The project includes reinforced concrete masonry unit walls, built-up roof, and pile foundation. Built-in equipment includes bridge cranes and support rails, stacker storage system, and elevator. The project also includes facility paving and site improvements, utilities, and environmental mitigation features.

Work will be performed in Lemoore, Calif., and is expected to be completed by June 2018. The Naval Facilities Engineering Command, Southwest, San Diego, is the contracting activity.


Aircraft maintenance
Two contracts were awarded during the week in connection with aircraft maintenance at military bases in the region.

Rolls-Royce Corp., Indianapolis, Ind., was awarded $106.9 million for modification to a previously awarded contract to provide intermediate, depot-level maintenance and related logistics support for about 209 in-service T-45 F405-RR-401 Adour engines.

Work will be performed at Naval Air Station (NAS) Kingsville, Texas (46 percent); NAS Meridian, Miss. (42 percent); NAS Pensacola, Fla. (11 percent); and NAS Patuxent River, Md. (1 percent), and is expected to be completed in March 2018.

In another contract, L-3 Communications Vertex Aerospace LLC, Madison, Miss., was awarded a $16.1 million contract for maintenance, repair, and logistics support for the Chief of Naval Air Training aircraft’s intermediate maintenance.

Work will be performed at Naval Air Station Pensacola, Fla. (60 percent); and Corpus Christi, Texas (40 percent), and is expected to be completed in September 2022.

The Naval Air Warfare Center Training Systems Division, Orlando, Fla., is the contracting activity for both contracts.


Other contracts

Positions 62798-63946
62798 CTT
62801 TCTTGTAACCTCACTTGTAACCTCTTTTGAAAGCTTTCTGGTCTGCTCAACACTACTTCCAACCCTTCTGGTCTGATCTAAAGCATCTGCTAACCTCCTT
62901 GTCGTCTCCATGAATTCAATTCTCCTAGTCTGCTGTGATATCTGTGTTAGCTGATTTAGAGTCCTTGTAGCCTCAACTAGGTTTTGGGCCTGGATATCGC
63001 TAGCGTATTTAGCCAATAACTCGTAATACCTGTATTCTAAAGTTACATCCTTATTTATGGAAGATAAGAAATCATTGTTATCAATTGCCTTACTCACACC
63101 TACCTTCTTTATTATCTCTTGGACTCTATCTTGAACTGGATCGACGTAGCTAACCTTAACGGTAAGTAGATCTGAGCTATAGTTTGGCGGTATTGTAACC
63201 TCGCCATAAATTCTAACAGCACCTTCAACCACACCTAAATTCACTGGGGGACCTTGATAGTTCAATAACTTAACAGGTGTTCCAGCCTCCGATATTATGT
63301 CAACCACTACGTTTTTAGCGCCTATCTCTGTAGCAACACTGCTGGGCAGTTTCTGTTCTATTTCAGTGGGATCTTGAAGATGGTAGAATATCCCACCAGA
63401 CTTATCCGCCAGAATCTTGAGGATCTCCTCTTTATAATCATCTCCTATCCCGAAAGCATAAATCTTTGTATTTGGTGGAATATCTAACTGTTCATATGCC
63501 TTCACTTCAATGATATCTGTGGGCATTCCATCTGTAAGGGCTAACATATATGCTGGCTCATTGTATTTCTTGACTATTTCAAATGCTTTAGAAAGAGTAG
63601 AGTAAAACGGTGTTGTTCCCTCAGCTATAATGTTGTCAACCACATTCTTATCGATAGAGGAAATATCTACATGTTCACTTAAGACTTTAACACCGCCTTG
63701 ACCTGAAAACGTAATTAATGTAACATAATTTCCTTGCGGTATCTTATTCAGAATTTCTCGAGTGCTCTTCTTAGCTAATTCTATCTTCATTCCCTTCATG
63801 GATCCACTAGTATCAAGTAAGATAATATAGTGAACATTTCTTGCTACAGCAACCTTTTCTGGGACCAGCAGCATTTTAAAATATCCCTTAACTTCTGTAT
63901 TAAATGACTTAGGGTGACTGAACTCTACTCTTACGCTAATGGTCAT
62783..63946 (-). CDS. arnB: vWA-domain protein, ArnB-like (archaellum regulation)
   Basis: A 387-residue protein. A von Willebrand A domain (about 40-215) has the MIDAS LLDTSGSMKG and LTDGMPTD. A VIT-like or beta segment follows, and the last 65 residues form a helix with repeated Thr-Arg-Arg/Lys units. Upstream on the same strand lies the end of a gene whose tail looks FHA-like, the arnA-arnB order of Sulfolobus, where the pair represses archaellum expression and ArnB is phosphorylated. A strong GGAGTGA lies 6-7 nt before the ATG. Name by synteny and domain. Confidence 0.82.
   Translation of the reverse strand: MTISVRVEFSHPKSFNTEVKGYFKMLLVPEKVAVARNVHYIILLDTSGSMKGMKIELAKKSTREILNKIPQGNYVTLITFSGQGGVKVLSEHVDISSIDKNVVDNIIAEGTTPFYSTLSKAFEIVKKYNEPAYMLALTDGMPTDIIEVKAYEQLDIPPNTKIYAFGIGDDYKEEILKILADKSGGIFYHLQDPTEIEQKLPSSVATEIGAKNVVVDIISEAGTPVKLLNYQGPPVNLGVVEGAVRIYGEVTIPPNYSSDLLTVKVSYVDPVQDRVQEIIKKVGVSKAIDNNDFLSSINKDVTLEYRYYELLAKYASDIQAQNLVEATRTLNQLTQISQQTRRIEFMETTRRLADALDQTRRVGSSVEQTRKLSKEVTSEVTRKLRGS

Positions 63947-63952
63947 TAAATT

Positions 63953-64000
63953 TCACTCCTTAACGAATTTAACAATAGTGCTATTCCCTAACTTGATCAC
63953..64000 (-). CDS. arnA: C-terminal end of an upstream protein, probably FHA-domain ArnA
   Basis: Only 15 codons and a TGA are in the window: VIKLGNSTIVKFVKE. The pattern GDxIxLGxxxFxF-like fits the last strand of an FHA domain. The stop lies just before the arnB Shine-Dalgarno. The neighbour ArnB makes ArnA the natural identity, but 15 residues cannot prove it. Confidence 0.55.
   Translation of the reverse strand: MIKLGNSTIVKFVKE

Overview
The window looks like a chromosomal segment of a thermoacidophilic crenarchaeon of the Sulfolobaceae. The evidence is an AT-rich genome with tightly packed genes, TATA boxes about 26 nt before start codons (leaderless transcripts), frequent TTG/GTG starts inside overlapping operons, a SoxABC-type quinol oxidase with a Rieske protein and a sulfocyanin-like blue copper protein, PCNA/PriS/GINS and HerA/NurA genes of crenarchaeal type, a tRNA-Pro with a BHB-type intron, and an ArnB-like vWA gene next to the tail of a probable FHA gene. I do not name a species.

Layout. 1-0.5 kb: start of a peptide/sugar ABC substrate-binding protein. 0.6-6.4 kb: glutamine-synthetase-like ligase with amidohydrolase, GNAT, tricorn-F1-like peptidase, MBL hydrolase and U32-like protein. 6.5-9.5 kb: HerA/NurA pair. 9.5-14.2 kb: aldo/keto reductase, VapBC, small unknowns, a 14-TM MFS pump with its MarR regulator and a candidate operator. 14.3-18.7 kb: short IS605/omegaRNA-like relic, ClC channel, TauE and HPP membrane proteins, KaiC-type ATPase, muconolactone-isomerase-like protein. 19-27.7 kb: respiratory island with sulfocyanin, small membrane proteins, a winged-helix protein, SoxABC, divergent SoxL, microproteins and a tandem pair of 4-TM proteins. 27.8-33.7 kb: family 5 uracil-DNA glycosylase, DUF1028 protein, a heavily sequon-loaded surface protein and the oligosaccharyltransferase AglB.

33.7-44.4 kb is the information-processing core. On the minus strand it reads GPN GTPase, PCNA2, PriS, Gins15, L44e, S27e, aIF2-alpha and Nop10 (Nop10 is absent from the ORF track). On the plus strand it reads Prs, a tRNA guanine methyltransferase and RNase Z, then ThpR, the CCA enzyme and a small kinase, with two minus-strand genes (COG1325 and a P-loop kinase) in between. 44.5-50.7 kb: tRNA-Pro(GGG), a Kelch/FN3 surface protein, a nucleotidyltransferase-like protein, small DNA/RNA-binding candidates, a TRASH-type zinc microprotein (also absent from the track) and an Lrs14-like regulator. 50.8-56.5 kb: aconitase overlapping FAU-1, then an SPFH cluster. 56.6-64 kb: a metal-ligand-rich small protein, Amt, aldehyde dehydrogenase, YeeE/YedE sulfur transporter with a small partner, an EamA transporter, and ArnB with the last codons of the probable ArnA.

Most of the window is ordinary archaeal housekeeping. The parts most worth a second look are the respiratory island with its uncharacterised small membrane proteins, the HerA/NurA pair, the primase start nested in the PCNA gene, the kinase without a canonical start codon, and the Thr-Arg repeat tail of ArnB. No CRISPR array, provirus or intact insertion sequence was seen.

Electronic Metrology Laboratory LLC, Franklin, Tenn., was awarded a $10.5 million modification under a previously awarded contract to exercise Option 3 for base operations support services at Naval Air Station Whiting Field, Fla., and outlying fields. Work will be performed in Milton, Fla. (80 percent); and outlying fields (20 percent), and work is expected to be completed March 2018. The Naval Facilities Engineering Command, Southeast, Jacksonville, Fla., is the contracting activity. … QuantaDyn Corp., Ashburn, Va., was awarded a $27 million modification to a previously awarded contract for the Joint Terminal Control Training and Rehearsal System (JTC TRS). Some of the work will be done at Hurlburt Field, Fla. Air Force Life Cycle Management Center, Wright-Patterson AFB, Ohio, is the contracting activity. … United Launch Services LLC, Centennial, Colo., was awarded a $270.4 million modification to a previously awarded contract for launch vehicle production services involving a Delta IV Heavy and transportation. Space and Missile Systems Center, Los Angeles Air Force Base, Calif., is the contracting activity. The Delta IV uses RS-68 engines assembled and tested at Stennis Space Center, Miss. … The Boeing Co., St. Louis, Mo., was awarded a $15 million modification to a previously awarded contract for Joint Direct Attack Munition (JDAM) technical support and aircraft integration. Air Force Life Cycle Management Center, Eglin Air Force Base, Fla., is the contracting activity. … Reliance Test & Technology, Fort Walton Beach, Fla., was awarded an $11.7 million modification to a previously awarded contract for Eglin operation and maintenance support service. This modification increases government provided values of cost reimbursable items supporting the National Radar Test Facility. Work will be performed at Holloman Air Force Base, N.M., and is expected to be complete by Sept. 30, 2026. Air Force Test Center, Eglin Air Force Base, Fla., is the contracting activity. … Rockwell Collins, Cedar Rapids, Iowa, was awarded a $142.4 million contract for procurement of the Tactical Combat Training System Increment II (TCTS Inc II) environment improvement of the air combat training with rangeless air combat and secure air-to-air and air-to-ground data link. This contract will include participant subsystems; ground subsystems; remote range units; peculiar support equipment; enhanced threats; platform interfaces; an internal rack-mounted subsystem capability for fixed wing and rotary aircraft; and an internal subsystem for the Joint Strike Fighter. Work will be done in Cedar Rapids (65 percent); Fort Walton Beach, Fla. (20 percent); Richardson, Texas (10 percent); and various locations within the continental U.S. (5 percent), and is expected to be completed in November 2022. Fiscal 2017 research, development, testing and evaluation (Navy) funds in the amount of $8,318,444 will be obligated at time of award, none of which will expire at the end of the current year. The Naval Air Warfare Center Training Systems Division, Orlando, Fla., is the contracting activity.